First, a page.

bullet Extinguish smoking materials before fueling, and take the equipment outside well away from combustibles. Wipe up any spills immediately and move the equipment at least 10 feet away from the fueling area to start the engine. Before re-fueling, turn off the equipment and let it cool completely.


bullet Before fueling your boat, make sure to extinguish smoking materials and shut down all motors, fans and heating devices. Be sure the fueling nozzle is grounded to the fuel intake and don't fill to capacity -- leave room for expansion. Wipe up fuel spills immediately and check the bilge for fuel leakage and odors. After fueling and before starting the motor, ventilate with the blower for at least four minutes.
bullet On board your covered boat, install a smoke detector and test the battery before using the boat each time, replacing the battery with a fresh one at least once a year.
bullet Only use portable stoves and heaters specifically designed for marine use.
bullet For more information on marine fire extinguishers and other information on boating safety, contact the U.S. Coast Guard office near you.

New York City Area
Jersey Shore/Mid Atlantic State


bullet Liquid and solid chlorine-based oxidizers are commonly sold for home pool care as hydrogen chloride products. These chemicals can spontaneously combust if contaminated by organic materials (such as body fluids, acid rain, etc.) or hydrocarbon liquids such as fuel or motor oil. This type of fire will result in toxic fumes that can be extremely dangerous and require resident evacuation.
bullet Store and use pool chemicals according to the manufacturer's recommendations, and always store them outside the home, away from any heat source or flame.
bullet Keep the containers in a dry place, well away from other items. If the container is punctured or otherwise damaged, properly dispose of the chemicals.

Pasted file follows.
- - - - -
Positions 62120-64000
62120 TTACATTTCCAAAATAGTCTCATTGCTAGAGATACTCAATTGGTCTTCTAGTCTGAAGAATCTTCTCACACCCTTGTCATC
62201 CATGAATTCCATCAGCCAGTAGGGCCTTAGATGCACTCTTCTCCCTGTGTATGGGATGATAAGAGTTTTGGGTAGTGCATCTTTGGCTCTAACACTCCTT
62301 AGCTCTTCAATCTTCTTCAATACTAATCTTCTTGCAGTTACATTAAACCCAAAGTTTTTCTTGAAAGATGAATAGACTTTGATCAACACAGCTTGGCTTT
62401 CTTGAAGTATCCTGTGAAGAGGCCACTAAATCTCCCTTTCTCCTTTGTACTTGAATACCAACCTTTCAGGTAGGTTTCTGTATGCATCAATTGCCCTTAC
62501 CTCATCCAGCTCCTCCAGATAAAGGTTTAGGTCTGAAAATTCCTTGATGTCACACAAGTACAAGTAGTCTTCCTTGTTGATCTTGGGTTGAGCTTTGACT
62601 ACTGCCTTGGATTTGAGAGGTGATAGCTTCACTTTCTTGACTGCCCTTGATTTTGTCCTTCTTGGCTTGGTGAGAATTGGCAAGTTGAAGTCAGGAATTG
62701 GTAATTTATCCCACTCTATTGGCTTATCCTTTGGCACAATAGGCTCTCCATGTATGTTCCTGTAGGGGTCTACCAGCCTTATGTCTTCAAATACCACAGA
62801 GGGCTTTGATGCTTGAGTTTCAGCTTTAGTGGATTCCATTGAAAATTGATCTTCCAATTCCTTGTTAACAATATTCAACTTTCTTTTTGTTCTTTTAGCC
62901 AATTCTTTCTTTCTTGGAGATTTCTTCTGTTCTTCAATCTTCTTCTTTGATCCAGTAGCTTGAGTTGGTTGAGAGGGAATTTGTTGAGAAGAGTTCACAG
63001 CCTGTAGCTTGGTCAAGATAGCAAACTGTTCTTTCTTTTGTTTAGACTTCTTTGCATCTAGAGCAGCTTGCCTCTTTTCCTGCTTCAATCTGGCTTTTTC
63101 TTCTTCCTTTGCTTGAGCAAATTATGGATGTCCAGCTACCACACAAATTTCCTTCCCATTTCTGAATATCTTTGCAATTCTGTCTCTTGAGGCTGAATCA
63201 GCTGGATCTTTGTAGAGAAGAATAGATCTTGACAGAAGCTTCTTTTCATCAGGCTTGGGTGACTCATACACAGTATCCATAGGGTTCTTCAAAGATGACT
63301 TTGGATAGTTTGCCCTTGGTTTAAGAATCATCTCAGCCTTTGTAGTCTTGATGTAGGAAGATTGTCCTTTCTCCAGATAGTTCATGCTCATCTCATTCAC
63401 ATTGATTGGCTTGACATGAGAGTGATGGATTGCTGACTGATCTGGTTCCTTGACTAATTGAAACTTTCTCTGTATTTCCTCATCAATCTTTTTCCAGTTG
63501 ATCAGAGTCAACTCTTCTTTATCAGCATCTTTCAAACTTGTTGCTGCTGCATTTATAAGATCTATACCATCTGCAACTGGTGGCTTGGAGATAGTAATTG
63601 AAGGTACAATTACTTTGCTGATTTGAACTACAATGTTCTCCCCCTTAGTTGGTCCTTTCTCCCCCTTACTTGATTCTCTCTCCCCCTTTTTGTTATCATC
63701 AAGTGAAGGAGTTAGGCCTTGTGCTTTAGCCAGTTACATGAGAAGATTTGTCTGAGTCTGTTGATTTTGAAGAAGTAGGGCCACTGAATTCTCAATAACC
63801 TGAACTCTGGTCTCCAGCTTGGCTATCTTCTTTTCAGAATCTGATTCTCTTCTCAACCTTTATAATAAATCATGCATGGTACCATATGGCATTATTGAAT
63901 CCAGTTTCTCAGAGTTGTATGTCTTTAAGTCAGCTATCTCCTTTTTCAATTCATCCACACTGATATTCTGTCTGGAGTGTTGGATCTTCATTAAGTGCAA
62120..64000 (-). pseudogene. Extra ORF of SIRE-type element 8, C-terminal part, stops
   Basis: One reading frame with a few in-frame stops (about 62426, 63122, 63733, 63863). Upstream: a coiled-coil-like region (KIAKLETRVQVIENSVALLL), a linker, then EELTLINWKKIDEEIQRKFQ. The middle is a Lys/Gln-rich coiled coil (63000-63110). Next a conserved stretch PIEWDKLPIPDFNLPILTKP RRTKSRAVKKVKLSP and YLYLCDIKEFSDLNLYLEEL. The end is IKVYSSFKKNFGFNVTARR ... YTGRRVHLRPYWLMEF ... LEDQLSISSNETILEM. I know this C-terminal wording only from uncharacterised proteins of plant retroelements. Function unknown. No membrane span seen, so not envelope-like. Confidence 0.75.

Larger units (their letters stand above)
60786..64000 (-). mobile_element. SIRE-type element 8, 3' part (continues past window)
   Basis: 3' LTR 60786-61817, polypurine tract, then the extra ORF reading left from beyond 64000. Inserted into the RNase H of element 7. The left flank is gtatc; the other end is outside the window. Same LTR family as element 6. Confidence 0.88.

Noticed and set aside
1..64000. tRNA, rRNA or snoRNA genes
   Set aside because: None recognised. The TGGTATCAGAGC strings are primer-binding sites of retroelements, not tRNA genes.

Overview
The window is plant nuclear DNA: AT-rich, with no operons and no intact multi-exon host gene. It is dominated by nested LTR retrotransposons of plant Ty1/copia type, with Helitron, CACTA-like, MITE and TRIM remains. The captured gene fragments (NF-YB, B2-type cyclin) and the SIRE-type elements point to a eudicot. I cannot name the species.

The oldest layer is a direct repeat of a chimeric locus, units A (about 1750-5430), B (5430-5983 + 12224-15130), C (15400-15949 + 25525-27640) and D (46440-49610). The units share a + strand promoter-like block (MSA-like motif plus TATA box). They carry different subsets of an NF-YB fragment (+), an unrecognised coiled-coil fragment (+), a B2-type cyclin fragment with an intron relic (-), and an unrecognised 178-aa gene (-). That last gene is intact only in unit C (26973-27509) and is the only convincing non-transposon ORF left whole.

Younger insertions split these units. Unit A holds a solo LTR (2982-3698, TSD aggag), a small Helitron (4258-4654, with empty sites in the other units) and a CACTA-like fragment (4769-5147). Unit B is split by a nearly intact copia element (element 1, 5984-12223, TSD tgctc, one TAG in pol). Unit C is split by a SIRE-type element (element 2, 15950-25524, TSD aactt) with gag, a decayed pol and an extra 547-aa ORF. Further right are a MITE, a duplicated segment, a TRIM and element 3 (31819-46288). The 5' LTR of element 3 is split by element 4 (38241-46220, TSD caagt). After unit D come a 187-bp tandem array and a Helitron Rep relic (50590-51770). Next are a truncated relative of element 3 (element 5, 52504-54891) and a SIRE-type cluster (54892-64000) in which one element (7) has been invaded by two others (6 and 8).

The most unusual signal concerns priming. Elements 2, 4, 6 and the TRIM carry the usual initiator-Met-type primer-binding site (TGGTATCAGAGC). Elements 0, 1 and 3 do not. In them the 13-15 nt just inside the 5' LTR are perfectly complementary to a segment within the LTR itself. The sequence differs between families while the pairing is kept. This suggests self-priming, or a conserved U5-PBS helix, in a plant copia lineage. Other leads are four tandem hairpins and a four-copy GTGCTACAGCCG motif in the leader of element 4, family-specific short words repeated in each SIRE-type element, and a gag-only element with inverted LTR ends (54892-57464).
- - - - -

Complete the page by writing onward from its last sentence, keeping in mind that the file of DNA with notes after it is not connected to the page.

bullet Pitch your tent (flame retardant is best) well away from your campfire.
bullet Only use flashlights or battery-powered lanterns inside the tent or any other closed space, as opposed to liquid-fueled heaters or lanterns. In addition to the fire hazard posed by liquid-fueled devices, carbon monoxide poisoning can easily result in unventilated spaces.
bullet Build your campfire downwind, away from your tent, clearing away all dry vegetation and digging a pit surrounded by rocks. Look for signs that warn of potential fire hazards in national forests and campgrounds, and always obey park service regulations.
bullet Pour water over or cover the fire with dirt before going to sleep or leaving the campsite.
Store liquid fire starter away from your tent and campfire and use only dry kindling to freshen a campfire and not liquid fuel. NEVER USE GASOLINE FOR CAMP FIRES!


bullet Chimineas are in debate of their legality due to their definition. They should be used regardless with extreme caution.
bullet Use Chimineas that are UL listed
bullet Never use paper, dry vegetation or anything that would produce high amount of ash, for they can land in dry vegetation or on building tops and create a risk for fire
bullet Use only liquid fire starter that is intended for this purpose only. NEVER USE GASOLINE!
bullet Build your fire downwind, away from buildings, and away from all dry vegetation. Look for signs that warn of potential fire hazards.
bullet Pour water over or cover the fire with dirt before leaving the area.
bullet Keep children in strict supervision, for there is nothing in the way of children from getting burned. Marshmallow roasts should preferably be done by adults for young children
  • It’s never a bad time to check smoke detectors. Daylight Savings Time is a very good time to test smoke detectors.
  • Get air conditioning units inspected, for electrical problems could arise